Author Topic: Par-how to define @ Worlds  (Read 6019 times)

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Schoen-hopper

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Re: Par-how to define @ Worlds
« Reply #15 on: August 21, 2008, 10:45:30 PM »
Speaking of multiple tee pads, what are the typical distances between the blue/red/white positions in ball golf? How much farther back are you from one to another, and would those same distances work for disc golf?


Here is a document that helps answer that question.

http://pdga.com/documents/PublicPar.pdf

The course designers group has one that is the same but 9 ranges of foliage instead of 2, and gives all the different scoring averages along the par spread. 

The answer to how many feet between tees to keep the par the same for the defined different skill levels red (850 rated), white (900), blue (950), & gold (1000).... depends on the type of hole and what par. 

Let's make it easy and say you want a sparsely treed (2 out of 9) par 3 with as close to a 3.0 scoring average possible.  It would be..
225 feet for red,
275' for white,
350' for blue,
450' for gold.

The more open the hole, the bigger the spread between tees, and the higher the par the bigger the spread.  But not too much difference.  Here is the numbers for a par 3.0 sparsely wooded par 4...
475' for red,
550' for white,
650' for blue,
750' for gold.

Take a corridor shot (7 out of 9 on the foliage scale) par 4.0...
375' for red,
425' for white,
500' for blue,
600' for gold.

I also think including par 4's & 5's in courses are the way to go.  The problem is that this take a lot more land and more trees.  Par 4's and 5's should be tricky thoughful holes that require placement shots, not open bomb after bomb.  Much more difficult to design, but the payoff would be huge.  Something else that this distance par chart shows.  Most of our fairly long course that is just par 3ish to pros can make a great upper par course for the white level.  The difference is that a lot of these holes would be considered par 4's.  It'd be nice to see par 65 courses where 3 sets of tees all play par 65 for the respective divisions.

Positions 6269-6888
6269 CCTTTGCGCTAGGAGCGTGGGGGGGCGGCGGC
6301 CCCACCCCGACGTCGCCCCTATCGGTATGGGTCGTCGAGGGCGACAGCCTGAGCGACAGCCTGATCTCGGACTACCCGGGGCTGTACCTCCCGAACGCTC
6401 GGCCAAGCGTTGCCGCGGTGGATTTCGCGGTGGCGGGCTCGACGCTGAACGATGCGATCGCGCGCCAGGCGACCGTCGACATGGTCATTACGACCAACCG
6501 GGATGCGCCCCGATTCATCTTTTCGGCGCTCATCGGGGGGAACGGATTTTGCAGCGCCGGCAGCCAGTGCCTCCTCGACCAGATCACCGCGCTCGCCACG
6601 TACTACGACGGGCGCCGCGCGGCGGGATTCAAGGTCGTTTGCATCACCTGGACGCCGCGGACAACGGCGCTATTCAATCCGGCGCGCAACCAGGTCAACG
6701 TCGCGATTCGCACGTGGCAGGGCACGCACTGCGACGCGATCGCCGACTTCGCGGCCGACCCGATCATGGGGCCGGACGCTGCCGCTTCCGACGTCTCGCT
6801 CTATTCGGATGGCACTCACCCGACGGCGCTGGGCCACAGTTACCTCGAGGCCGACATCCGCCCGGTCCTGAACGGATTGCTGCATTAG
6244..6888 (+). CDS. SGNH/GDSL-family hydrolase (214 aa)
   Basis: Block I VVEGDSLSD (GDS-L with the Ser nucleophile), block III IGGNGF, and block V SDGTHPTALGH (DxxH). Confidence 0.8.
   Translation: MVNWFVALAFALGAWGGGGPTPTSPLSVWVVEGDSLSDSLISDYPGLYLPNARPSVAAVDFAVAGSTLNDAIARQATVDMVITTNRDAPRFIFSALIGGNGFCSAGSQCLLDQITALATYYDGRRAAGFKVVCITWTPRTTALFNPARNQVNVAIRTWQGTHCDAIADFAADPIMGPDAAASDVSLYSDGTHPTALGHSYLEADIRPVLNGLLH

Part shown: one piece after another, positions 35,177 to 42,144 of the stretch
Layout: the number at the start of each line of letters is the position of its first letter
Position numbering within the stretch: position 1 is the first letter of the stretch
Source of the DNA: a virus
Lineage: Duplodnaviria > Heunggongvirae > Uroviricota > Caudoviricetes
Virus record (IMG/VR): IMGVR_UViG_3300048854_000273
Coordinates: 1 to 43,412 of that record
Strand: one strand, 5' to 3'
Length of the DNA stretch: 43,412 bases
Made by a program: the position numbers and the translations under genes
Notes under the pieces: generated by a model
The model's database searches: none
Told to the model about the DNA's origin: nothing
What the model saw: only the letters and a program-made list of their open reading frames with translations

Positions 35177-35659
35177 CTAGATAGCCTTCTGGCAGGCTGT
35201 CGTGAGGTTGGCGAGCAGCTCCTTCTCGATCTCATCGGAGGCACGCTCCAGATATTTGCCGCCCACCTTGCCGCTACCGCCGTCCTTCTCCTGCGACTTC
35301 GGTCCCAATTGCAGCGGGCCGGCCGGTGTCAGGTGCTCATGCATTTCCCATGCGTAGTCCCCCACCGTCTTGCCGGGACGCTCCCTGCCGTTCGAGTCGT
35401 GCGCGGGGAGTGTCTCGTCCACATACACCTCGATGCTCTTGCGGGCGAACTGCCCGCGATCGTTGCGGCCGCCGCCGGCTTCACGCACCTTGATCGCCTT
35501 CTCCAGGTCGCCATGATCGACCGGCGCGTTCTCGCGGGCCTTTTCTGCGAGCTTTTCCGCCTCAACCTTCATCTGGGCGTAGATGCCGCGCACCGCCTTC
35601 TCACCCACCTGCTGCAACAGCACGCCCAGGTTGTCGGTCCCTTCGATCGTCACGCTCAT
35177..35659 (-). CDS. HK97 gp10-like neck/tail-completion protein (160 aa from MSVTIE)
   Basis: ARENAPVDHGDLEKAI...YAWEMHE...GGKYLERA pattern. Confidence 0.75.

dickthediscparker

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Re: Par-how to define @ Worlds
« Reply #16 on: August 21, 2008, 11:35:58 PM »
New courses should all hold a 1000 rating at around 62-63 and a par of 67-68.  That should just be in the design.  I know not every peice of land we aquire can hold that type of course but when we have the land to work with like I dont know BV or Shawnee lets UTILIZE it to it best potential. 

I would be interested to know from Jack, Rick, Chap and others that deal directly with Parks and Rec's, to get new courses approved what they think about this part of Dick's post?  I just wonder about using "public' parks to design and build 'pro' courses?

Here's a thought I haven't heard, and this is longer term or something that could possibly be done on new builds or as tee pads are put in at SMP etc...what about multiple tee-pads? This would be a solution similar to ball golf.  A golfer might be able to shoot close to Par or below Par from the white tee's but push them back to the tips, and it's a completely different game.

I guess what immediately comes to mind is the cost of 3-4 pin locations is still cheaper than two tee pads?

I'm more interested what you think... What is your idea of disc golf.  Seeing every hole in front of you and having a shot at a 2 every time?  Or maybe a shot that could lead to a shot that could lead to a birdie 3?  or 4?  And have a mix.  I think that the idea of having a par 67-68 is a fine idea.  There are actually many of people who would agree with me.  This isn't about making a "Champion style course" this is about making GREAT courses.
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Re: Par-how to define @ Worlds
« Reply #17 on: August 22, 2008, 12:44:21 PM »
... and as the daylight hours get shorter in late summer, we could ALL play from the red and white tees! Think speed-of-play...
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Timko

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Re: Par-how to define @ Worlds
« Reply #18 on: August 22, 2008, 02:16:28 PM »